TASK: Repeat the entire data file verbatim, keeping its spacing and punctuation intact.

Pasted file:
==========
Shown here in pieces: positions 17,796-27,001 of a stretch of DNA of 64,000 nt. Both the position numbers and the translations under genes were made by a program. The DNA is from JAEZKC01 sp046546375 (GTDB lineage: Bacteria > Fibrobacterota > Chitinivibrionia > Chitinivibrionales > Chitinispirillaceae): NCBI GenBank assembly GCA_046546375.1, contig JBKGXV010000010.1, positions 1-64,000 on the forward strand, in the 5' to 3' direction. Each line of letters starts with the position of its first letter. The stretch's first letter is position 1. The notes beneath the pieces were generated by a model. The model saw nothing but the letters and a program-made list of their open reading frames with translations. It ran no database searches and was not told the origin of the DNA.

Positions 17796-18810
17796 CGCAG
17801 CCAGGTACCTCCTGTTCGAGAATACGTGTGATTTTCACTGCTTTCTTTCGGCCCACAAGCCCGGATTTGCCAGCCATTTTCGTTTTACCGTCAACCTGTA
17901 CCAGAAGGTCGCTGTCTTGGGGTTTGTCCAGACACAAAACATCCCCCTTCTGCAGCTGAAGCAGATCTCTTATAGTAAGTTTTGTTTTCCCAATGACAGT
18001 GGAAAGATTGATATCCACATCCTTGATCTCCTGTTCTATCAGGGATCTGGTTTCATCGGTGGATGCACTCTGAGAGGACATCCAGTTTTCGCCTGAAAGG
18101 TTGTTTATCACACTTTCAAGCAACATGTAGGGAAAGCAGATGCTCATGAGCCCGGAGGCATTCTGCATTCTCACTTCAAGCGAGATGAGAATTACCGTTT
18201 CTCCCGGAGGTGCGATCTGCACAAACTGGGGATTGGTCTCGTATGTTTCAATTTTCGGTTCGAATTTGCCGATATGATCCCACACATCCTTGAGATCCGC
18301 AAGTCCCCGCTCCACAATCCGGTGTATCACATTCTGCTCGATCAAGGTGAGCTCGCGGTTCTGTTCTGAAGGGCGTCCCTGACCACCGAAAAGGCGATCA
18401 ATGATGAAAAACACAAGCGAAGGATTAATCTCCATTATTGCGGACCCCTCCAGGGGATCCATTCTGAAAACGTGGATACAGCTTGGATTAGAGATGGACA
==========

Shown here in pieces: positions 17,796-27,001 of a stretch of DNA of 64,000 nt. Both the position numbers and the translations under genes were made by a program. The DNA is from JAEZKC01 sp046546375 (GTDB lineage: Bacteria > Fibrobacterota > Chitinivibrionia > Chitinivibrionales > Chitinispirillaceae): NCBI GenBank assembly GCA_046546375.1, contig JBKGXV010000010.1, positions 1-64,000 on the forward strand, in the 5' to 3' direction. Each line of letters starts with the position of its first letter. The stretch's first letter is position 1. The notes beneath the pieces were generated by a model. The model saw nothing but the letters and a program-made list of their open reading frames with translations. It ran no database searches and was not told the origin of the DNA.

Positions 17796-18810
17796 CGCAG
17801 CCAGGTACCTCCTGTTCGAGAATACGTGTGATTTTCACTGCTTTCTTTCGGCCCACAAGCCCGGATTTGCCAGCCATTTTCGTTTTACCGTCAACCTGTA
17901 CCAGAAGGTCGCTGTCTTGGGGTTTGTCCAGACACAAAACATCCCCCTTCTGCAGCTGAAGCAGATCTCTTATAGTAAGTTTTGTTTTCCCAATGACAGT
18001 GGAAAGATTGATATCCACATCCTTGATCTCCTGTTCTATCAGGGATCTGGTTTCATCGGTGGATGCACTCTGAGAGGACATCCAGTTTTCGCCTGAAAGG
18101 TTGTTTATCACACTTTCAAGCAACATGTAGGGAAAGCAGATGCTCATGAGCCCGGAGGCATTCTGCATTCTCACTTCAAGCGAGATGAGAATTACCGTTT
18201 CTCCCGGAGGTGCGATCTGCACAAACTGGGGATTGGTCTCGTATGTTTCAATTTTCGGTTCGAATTTGCCGATATGATCCCACACATCCTTGAGATCCGC
18301 AAGTCCCCGCTCCACAATCCGGTGTATCACATTCTGCTCGATCAAGGTGAGCTCGCGGTTCTGTTCTGAAGGGCGTCCCTGACCACCGAAAAGGCGATCA
18401 ATGATGAAAAACACAAGCGAAGGATTAATCTCCATTATTGCGGACCCCTCCAGGGGATCCATTCTGAAAACGTGGATACAGCTTGGATTAGAGATGGACA